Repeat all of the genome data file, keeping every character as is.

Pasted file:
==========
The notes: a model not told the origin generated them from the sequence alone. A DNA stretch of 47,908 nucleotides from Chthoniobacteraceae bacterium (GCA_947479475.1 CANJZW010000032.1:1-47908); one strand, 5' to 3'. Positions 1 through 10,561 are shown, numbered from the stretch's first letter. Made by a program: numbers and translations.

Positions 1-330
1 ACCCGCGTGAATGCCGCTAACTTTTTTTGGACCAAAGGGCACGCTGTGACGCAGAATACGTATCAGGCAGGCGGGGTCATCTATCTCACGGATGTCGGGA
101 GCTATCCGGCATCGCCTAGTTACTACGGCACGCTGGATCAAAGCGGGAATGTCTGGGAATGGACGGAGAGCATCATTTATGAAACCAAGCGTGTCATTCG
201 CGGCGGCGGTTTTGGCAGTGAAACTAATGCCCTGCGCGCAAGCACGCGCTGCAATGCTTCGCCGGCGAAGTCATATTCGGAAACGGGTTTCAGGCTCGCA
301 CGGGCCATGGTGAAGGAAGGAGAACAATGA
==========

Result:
The notes: a model not told the origin generated them from the sequence alone. A DNA stretch of 47,908 nucleotides from Chthoniobacteraceae bacterium (GCA_947479475.1 CANJZW010000032.1:1-47908); one strand, 5' to 3'. Positions 1 through 10,561 are shown, numbered from the stretch's first letter. Made by a program: numbers and translations.

Positions 1-330
1 ACCCGCGTGAATGCCGCTAACTTTTTTTGGACCAAAGGGCACGCTGTGACGCAGAATACGTATCAGGCAGGCGGGGTCATCTATCTCACGGATGTCGGGA
101 GCTATCCGGCATCGCCTAGTTACTACGGCACGCTGGATCAAAGCGGGAATGTCTGGGAATGGACGGAGAGCATCATTTATGAAACCAAGCGTGTCATTCG
201 CGGCGGCGGTTTTGGCAGTGAAACTAATGCCCTGCGCGCAAGCACGCGCTGCAATGCTTCGCCGGCGAAGTCATATTCGGAAACGGGTTTCAGGCTCGCA
301 CGGGCCATGGTGAAGGAAGGAGAACAATGA